Buying your Freehold - Enfranchisement

If you are a leaseholder you have a right to extend your lease, however if you don't the property will revert to the freeholder once your lease expires. Your options are:

Get a lease extension

The first step here is to get an estimate using a Lease Extension calculator using this you will have an idea as to what premium you may have to pay your freeholder. If your relationship with the freeholder is amicable you could consider making an offer straight away, this offer needn't be as much as the calculator suggests. You might get lucky here.

If not you will have to get a full lease valuation, conducted by chartered surveyor. With this you will have an accurate premium and using it you can begin negotiations with the freeholder to extend the lease. If the freeholder is un-cooperative you can instruct Fridaysmove to serve notice, handle the negotiations or attend a Leasehold Valuation Tribunal for more protracted cases.

Purchase your Freehold 

This is all assuming you are the only occupant of the property. You must have a lease, or had a lease for the property in excess of 21 years. And no more than 25% of the property can be used for non-residential purposes.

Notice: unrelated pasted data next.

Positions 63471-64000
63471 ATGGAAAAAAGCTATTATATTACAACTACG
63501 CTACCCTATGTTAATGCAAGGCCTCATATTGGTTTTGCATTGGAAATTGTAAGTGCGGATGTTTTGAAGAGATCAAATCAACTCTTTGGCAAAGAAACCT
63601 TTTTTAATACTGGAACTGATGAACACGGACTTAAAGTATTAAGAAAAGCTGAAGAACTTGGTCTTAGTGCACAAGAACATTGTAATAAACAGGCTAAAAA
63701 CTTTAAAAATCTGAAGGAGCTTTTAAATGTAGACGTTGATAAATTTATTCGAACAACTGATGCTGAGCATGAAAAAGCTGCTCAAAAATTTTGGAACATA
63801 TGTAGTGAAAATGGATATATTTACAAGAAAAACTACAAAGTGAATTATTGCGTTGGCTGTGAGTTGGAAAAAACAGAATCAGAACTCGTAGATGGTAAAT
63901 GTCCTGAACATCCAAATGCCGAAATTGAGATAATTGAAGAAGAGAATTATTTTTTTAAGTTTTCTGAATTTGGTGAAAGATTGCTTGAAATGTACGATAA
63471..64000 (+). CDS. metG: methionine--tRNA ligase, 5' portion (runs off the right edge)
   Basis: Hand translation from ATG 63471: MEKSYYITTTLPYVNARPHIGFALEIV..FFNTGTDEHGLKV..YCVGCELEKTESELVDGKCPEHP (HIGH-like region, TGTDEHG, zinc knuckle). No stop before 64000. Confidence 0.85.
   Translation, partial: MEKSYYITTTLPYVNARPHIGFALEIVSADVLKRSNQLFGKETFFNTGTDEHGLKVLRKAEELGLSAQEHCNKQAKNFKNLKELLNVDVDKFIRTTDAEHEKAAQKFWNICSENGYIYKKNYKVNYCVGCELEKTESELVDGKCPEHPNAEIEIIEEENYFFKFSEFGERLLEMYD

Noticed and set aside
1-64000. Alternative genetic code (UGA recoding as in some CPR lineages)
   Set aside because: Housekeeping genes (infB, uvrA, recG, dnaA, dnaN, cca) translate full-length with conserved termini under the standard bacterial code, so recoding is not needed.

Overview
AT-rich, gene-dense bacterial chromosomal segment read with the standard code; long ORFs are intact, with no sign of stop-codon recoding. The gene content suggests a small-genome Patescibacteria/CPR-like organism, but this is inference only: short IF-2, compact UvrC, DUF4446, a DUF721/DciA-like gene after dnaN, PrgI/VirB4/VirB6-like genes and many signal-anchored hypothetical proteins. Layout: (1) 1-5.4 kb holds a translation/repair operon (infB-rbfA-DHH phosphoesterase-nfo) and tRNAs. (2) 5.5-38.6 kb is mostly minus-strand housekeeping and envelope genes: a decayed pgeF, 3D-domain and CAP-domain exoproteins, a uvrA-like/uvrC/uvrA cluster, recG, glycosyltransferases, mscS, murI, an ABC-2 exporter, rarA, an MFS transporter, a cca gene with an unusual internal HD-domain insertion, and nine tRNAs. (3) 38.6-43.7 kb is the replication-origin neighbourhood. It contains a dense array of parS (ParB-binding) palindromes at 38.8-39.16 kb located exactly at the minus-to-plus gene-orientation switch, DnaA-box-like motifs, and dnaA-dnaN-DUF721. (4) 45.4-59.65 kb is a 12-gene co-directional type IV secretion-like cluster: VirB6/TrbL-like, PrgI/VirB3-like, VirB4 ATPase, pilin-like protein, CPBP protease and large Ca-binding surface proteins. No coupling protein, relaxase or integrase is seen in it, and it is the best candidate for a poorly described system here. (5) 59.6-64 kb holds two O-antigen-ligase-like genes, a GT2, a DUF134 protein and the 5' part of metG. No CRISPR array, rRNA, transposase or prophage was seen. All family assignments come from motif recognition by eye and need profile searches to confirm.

Once you have this you will need a full lease valuation of the property. Then you can serve notice to the freeholder detailing your intent to buy. If there is a counter offer you will enter into negotiations and may have to attend a Lease Valuation Tribunal. These are all things that Fridays, and a solicitor can help with.  

If there are more occupants then you will have to collectively purchase the freeholder, something that is known as collective enfranchisement.

Collective Enfranchisement 

It is your legal right to collectively purchase a freehold, provided that two thirds qualify as leaseholders. This would generally apply to a block of flats, or a similar multiple residential property.

To qualify as a leaseholder you must have a long lease (21 years or more) and 50% of all residents must be willing to co-operate in the purchase of the freehold. If there are only two flats in the property then all residents must co-operate in the purchase. Again, no more than 25% of the property can be used for non-residential purposes.

Then the steps follow as above:

  • Get a full lease valuation
  • Appoint a solicitor to handle the legal work
  • Serve notice to landlord/freeholder
  • Handle negotiations
  • Attend a LVT (Lease Valuation Tribunal)

The latter steps can be avoided, provided the freeholder accepts the initial offer.

To speak to Fridaysmove about helping you with any part of your Lease Extension or freehold purchase, call 033 0660 0286.